“However, Phillips did not see it that way. He concluded that he was being ‘blocked’ and not allowed to ‘retreat.’ He passed these conclusions on to The Post. They may have been erroneous, but . . . they are opinion protected by the First Amendment. And The Post is not liable for publishing these opinions.”
All of this is rooted in an incident that occurred after the annual March for Life in Washington, D.C. in late January. Sandmann, who attends a prominent Catholic High School in northern Kentucky, was among a group of students and others who had traveled to Washington to take part in the march. After the march was over, Sandmann and several of his fellow students were apparently walking around the National Mall when they came across participants in an unrelated march dealing with Native American rights which Nathan Phillips, a Native American rights activist, was participating in. The two groups, one more or less led by Sandmann and his fellow MAGA-hat wearing students and one led by Phillips, came across each other near the Lincoln Memorial. What happened next is where the story gets murky, as noted in the press coverage that James Joyner links to in his post about the incident. Phillips said he believed that Sandmann and his fellow students were attempting to block and intimidate him while Sandmann claimed that Phillips was exaggerating the situation. Whatever happened, the incident, and especially pictures like the one at the top of this post went viral and the story got out of hand. It was the Post’s coverage of that confrontation that posed the basis for Sandmann’s lawsuit.
As a general rule, a Plaintiff seeking to establish defamation, whether in the form of spoken slander or written libel, must prove several key elements. First, they must prove that the statement was false. Second, they must prove that the statement caused the Defendant some measurable harm, although a Plaintiff need not allege or prove actual monetary loss due to defamation but instead claim reputational damage, leaving it to the finder of fact to determine the compensatory value of that damage. Finally, a Plaintiff must establish that the Defendant made the statement without conducting sufficient research to determine whether or not the statement was true. In addition to all of this, though, there is the exception that statements of opinion are generally not considered libelous and that reporting on the statements made by another person to an incident, such as the opinion of the Native American individual involved in this confrontation that he felt as though he was being blocked by Sandmann and his fellow students.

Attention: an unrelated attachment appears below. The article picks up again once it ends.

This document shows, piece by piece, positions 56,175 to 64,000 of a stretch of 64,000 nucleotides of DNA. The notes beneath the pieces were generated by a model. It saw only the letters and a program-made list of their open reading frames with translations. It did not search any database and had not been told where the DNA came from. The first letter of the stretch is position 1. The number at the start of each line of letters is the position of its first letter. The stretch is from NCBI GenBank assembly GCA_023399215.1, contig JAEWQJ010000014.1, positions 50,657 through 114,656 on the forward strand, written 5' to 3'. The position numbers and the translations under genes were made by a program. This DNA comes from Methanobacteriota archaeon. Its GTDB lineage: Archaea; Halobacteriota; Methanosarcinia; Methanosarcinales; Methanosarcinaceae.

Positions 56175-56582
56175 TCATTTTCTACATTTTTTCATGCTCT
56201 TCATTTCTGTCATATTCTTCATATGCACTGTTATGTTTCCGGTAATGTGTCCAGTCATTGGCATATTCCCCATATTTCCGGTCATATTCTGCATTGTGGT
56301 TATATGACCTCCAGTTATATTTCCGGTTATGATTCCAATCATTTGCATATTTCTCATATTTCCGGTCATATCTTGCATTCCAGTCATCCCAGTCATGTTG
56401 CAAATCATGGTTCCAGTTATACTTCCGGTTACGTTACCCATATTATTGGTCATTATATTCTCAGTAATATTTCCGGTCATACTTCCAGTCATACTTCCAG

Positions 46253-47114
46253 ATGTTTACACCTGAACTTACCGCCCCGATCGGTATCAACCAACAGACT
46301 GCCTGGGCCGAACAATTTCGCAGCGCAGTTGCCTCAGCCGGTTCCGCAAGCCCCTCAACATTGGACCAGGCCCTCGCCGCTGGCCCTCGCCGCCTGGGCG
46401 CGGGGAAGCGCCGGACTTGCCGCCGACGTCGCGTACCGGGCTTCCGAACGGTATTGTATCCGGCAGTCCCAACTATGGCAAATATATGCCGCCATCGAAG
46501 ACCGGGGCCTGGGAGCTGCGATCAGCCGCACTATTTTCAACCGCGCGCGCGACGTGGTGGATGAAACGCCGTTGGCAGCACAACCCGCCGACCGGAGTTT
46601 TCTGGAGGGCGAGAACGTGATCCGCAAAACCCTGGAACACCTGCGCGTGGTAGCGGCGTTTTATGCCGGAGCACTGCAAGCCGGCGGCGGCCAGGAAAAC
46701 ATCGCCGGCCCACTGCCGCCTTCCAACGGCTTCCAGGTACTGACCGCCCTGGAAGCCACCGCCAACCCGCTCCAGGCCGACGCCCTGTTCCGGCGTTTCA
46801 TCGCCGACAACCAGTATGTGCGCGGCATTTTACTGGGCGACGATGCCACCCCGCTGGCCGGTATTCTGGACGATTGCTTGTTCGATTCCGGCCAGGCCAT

handed down by the Supreme Court in the wake of the Sullivan case. In the first case, Gertz v. Robert Welch Inc. 418 U.S. 323 (1974), the Court held that strict liability is impermissible in defamation cases, meaning that states could not adopt defamation laws that absolved Plaintiffs of the need to allege or prove fault on the part of the Defendant. The case is perhaps more well-known, though, for the statement in Justice Lewis Powell’s majority opinion that “[u]nder the First Amendment, there is no such thing as a false idea. However pernicious an opinion may seem, we depend for its correction not on the conscience of judges and juries, but on the competition of other ideas.” This led many observers at the time to believe that the Court was headed down the road toward establishing a near-complete “opinion privilege” in defamation cases. In Milkovich v. Lorain Journal Co. 497 U.S. 1 (1990), though, Court declined to go that far and instead stated that opinion can be protected under traditional First Amendment principles while still leaving the door open for a potential defamation claim in cases where the opinion strays over into being an assertion of false and defamatory facts.